The Pittsburgh Steelers added a young first-round quarterback to their 90-man roster earlier this offseason, well before the 2021 NFL Draft—during which they most likely won’t be adding another. Of course, they are right in the middle of that time in which they will need to address the quarterback position as Ben Roethlisberger approaches the end of his career. But for now, the team will be kicking some tires.
Dwayne Haskins is the latest tire, signed to a Reserve/Future contract after the 2020 season ended. A first-round pick of the Washington Football Team in 2019, he was let go at the end of the year following two disappointing seasons in which it became clear that issues beyond the field were leading to a souring relationship between player and organization.
He comes to the Steelers on the cheap, a virtual no-risk signing, not even guaranteed to make the 53-man roster, let alone being handed the keys to the franchise after this season, but the first step is figuring out what went wrong in Washington. His former head coach, Ron Rivera, shared some thoughts recently with Colin Cowherd on his podcast, with transcription by Nicki Jhabvala of The Washington Post:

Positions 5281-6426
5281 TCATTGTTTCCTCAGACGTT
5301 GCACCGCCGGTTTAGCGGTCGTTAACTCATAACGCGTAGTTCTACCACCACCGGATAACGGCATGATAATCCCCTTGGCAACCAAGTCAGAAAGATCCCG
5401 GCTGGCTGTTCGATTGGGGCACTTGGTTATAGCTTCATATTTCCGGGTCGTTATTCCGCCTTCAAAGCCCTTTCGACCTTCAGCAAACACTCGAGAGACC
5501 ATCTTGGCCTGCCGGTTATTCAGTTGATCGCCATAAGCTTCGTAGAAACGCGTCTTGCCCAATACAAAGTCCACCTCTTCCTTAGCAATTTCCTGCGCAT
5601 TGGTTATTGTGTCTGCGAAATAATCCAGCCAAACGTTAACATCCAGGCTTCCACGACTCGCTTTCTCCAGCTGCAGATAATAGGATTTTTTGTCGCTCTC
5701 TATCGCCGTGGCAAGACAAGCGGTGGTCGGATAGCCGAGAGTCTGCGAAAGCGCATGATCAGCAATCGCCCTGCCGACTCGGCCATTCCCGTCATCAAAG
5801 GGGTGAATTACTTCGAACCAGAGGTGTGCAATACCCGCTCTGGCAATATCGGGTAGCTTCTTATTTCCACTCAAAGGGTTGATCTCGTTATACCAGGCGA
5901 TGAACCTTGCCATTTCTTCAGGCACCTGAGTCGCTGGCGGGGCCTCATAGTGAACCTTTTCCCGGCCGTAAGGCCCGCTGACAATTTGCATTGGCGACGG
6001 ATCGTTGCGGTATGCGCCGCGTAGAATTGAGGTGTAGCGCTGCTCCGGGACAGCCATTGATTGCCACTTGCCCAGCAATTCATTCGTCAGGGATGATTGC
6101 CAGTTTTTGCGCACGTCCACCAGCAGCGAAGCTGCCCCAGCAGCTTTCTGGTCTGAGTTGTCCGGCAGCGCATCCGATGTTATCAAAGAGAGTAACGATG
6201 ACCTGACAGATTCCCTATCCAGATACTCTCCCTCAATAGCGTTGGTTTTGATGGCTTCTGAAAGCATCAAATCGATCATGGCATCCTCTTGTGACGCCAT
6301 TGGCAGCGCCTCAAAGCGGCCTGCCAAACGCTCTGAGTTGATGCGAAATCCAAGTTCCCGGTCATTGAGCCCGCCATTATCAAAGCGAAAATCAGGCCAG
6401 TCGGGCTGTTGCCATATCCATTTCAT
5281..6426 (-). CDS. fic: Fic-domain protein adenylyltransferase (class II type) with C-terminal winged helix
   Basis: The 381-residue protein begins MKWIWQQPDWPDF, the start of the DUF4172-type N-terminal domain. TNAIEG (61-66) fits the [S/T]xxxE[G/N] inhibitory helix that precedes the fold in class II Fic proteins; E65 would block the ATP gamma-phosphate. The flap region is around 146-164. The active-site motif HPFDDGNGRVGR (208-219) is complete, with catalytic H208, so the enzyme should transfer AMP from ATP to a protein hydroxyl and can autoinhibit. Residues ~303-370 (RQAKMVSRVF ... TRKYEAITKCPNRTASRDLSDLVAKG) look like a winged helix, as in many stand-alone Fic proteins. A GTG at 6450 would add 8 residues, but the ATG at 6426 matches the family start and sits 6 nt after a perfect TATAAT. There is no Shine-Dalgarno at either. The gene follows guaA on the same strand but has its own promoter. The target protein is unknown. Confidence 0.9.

You know what? I tried to come to terms with him. He’s a very talented player. He’s got an NFL arm, a legit arm, and there’s a part of him that he wants to, but something keeps getting in the way. I’m not sure what it was, and that was the hard part because he puts in the time, and then he doesn’t. And you’re wondering, ‘Where is he? What’s he doing?’ You see him over there and you go, ‘OK,’ and then you don’t see him. So I think the thing he needs to do is just prioritize. The kid, as I said, he’s talented, and if he ever does get it, he’s going to make an impact.
Questions about his discipline and work ethic are certainly nothing new, but this is the first time that Rivera has clearly laid out these concerns. That doesn’t necessarily mean that they will follow him to Pittsburgh—it didn’t help that Haskins was an area native with plenty of distractions and potential negative influences—but it tends to be a hard habit to break.
Still, when you know your future is on the line, that tends to be a strong motivating factor. The majority consensus tends to be that Haskins possesses the tools to be a franchise quarterback, and therefore make hundreds of millions of dollars over the course of the next decade or so, if he can simply channel all of that.
It might be a stretch to say that the Steelers are gambling on his being able to do that, since they’re quite literally in on the minimal possible investment to find out what they can get out of him, but they do have this year to figure out who he is and what he can do, without being beholden to the sunken cost fallacy.